Surveyor 3 was the third lander of the American unmanned Surveyor program sent to explore the surface of the Moon. Launched on April 17, 1967, Surveyor 3 landed on April 20, 1967 at the Mare Cognitum portion of the Oceanus Procellarum (S3º 01' 41.43" W23º 27' 29.55") . It transmitted a total of 6,315 TV images to the Earth.
As Surveyor 3 was landing (in a crater, as it turned out ), highly reflective rocks confused the spacecraft's lunar descent radar. The engines failed to cut off at 14 feet (4.3 meters) in altitude as called for in the mission plans, and this delay caused the lander to bounce on the lunar surface twice. Its first bounce reached the altitude of about 35 feet (10 meters). The second bounce reached a height of about 11 feet (three meters). On the third impact with the surface — from the initial altitude of three meters, and velocity of zero, which was below the planned altitude of 14 feet (4.3 meters), and very slowly descending —Surveyor 3 settled down to a soft landing as intended.
This Surveyor mission was the first one that carried a surface-soil sampling-scoop, which can be seen on its extendable arm in the pictures. This mechanism was mounted on an electric-motor-driven arm and was used to dig four trenches in the lunar soil. These trenches were up to seven inches (18 centimeters) deep. Samples of soil from the trenches were placed in front of the Surveyor's television cameras to be photographed and the pictures radioed back to the Earth. When the first lunar nightfall came on May 3, 1967, Surveyor 3 was shut down because its solar panels were no longer producing electricity. At the next lunar dawn (after 14 terrestrial days, or about 336 hours), Surveyor 3 could not be reactivated, because of the extremely cold temperatures that it had experienced. This is in contrast with the Surveyor 1, which was able to be reactivated twice after lunar nights, but then never again.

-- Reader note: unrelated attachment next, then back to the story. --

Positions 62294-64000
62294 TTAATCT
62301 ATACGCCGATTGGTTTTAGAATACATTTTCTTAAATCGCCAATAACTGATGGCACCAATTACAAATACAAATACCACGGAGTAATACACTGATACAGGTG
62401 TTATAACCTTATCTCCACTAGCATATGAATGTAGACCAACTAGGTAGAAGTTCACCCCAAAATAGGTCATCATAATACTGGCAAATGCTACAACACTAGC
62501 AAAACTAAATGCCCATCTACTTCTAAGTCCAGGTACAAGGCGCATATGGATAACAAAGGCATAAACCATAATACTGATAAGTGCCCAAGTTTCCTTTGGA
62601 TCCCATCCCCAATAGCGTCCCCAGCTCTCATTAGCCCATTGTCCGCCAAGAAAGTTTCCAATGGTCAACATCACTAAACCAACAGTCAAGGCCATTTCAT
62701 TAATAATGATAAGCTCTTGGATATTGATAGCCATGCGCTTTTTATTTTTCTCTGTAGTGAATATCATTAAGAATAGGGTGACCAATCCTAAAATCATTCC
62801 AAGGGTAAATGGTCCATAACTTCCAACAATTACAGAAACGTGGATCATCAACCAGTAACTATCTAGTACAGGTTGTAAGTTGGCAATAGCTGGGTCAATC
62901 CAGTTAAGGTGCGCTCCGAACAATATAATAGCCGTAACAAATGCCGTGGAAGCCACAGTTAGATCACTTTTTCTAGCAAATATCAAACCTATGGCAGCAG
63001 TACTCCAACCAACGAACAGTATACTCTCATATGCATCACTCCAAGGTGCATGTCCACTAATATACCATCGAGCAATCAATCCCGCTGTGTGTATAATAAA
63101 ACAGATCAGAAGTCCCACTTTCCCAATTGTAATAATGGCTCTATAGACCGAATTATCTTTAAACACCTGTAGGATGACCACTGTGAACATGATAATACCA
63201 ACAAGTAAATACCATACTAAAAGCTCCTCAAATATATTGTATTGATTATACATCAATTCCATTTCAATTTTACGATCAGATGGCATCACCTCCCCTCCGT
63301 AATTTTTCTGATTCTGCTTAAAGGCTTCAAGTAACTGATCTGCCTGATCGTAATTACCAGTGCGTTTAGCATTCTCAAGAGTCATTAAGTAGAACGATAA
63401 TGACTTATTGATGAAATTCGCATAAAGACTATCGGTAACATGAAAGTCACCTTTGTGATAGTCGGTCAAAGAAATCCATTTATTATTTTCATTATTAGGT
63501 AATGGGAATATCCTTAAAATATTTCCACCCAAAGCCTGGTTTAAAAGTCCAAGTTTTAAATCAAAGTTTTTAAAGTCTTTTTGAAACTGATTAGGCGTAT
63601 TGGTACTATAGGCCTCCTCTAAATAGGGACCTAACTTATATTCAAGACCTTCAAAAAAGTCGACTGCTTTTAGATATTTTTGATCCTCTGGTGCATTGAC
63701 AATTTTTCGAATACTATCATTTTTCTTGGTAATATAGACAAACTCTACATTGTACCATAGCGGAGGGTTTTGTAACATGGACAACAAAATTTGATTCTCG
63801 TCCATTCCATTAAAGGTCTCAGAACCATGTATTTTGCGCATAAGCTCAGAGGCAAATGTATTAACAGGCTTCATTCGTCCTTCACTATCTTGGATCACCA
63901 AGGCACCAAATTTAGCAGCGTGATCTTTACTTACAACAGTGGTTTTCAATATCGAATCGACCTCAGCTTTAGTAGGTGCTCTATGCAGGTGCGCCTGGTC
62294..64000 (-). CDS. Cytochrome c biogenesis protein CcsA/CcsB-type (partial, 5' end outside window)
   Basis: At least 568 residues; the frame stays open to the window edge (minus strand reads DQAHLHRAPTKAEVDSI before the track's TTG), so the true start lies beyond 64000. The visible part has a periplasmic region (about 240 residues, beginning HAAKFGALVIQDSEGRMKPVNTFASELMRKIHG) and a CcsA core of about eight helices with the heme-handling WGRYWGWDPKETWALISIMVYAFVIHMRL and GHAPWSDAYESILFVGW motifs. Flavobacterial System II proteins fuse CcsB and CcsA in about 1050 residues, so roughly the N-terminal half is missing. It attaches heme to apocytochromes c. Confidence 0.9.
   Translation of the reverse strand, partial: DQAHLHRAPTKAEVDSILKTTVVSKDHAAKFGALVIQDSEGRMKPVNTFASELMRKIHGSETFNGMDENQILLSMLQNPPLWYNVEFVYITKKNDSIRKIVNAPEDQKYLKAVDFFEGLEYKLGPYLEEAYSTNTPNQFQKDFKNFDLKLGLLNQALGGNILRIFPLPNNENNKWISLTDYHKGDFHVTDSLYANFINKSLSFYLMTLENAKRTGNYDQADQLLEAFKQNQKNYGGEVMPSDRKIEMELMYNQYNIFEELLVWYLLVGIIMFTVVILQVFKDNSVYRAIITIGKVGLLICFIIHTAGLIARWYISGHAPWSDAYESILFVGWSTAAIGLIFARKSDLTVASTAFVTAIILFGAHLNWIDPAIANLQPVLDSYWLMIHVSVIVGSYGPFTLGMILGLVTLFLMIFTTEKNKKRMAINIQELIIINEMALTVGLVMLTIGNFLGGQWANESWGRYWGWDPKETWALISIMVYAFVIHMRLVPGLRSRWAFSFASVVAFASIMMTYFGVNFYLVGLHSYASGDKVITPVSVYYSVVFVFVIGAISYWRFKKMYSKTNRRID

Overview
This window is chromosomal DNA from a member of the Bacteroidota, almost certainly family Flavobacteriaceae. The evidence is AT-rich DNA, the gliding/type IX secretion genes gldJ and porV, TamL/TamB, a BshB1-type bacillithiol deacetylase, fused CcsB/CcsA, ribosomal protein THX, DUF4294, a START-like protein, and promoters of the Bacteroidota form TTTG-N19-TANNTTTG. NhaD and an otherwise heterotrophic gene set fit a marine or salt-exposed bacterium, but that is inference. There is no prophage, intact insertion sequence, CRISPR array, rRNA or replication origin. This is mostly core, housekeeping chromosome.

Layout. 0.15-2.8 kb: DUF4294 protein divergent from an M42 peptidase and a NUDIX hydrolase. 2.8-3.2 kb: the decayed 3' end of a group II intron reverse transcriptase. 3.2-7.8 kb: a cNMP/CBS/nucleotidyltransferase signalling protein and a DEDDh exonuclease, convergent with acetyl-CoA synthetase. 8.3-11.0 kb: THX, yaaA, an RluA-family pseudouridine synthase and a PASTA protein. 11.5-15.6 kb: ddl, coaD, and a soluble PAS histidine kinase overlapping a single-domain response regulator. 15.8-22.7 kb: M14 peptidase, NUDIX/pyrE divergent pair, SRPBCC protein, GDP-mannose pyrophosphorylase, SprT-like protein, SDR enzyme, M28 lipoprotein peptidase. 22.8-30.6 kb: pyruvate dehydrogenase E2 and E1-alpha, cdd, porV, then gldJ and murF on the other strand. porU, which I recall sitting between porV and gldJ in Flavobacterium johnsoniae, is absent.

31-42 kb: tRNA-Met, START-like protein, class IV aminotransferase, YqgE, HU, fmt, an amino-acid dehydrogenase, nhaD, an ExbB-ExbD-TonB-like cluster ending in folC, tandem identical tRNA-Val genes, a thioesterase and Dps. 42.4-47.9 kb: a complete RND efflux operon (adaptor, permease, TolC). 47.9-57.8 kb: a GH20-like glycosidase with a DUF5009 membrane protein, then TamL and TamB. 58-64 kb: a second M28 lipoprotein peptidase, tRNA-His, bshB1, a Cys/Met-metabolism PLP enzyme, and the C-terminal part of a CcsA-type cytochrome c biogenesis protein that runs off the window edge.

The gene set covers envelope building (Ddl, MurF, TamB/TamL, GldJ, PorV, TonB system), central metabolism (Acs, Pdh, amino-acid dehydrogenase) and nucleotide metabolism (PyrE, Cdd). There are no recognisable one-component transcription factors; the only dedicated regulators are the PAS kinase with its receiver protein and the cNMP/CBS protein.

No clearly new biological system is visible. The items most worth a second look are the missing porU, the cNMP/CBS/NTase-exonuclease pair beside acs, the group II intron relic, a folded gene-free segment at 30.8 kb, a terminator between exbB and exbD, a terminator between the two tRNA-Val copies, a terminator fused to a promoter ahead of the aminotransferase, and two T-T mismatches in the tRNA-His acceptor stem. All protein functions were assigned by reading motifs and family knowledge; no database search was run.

The television camera on Surveyor 3 consisted of a vidicon tube, two 25 and 100 millimeter focal length lenses, shutters, filters, and an iris mounted along an axis inclined about 16 degrees to the central axis of the spacecraft. The TV camera was mounted under a mirror that could be moved in azimuth (horizontally) and elevation (vertically). The operation of the camera was completely dependent upon the receipt of proper commands from the Earth. Frame-by-frame coverage of the lunar surface was obtained over the complete 360 degrees in azimuth, and from +40 degrees above the plane normal to the camera's Z-axis to -65 degrees below this plane. Both 600-line and 200-line modes of TV camera operation were used. The 200-line mode transmitted over an omnidirectional antenna and scanned one frame every 61.8 seconds. A complete video transmission of each 200-line picture required 20 seconds and used a bandwidth of 1.2 kHz. The 600-line pictures were transmitted over a directional antenna. These pictures were scanned as often as once every 3.6 seconds. Each 600-line picture required a nominal one second to be read from the image vidicon, and its transmission required a 220 kHz bandwidth, using digital picture transmission. The TV photos were displayed back on the Earth on a slow-scan TV monitor that was coated with a long-persistency phosphor. Its persistency had been selected to match the nominal maximum frame rate. One frame of TV identification was received for each incoming TV photo, and the picture was displayed in real-time at a rate compatible with that of the incoming image. These data were recorded on a video magnetic-tape recorder. The camera returned 6315 pictures between April 20 and May 3, 1967, including views of the spacecraft itself, panoramic lunar surveys, views of the mechanical surface digger at work, and of the Earth itself during a solar eclipse.
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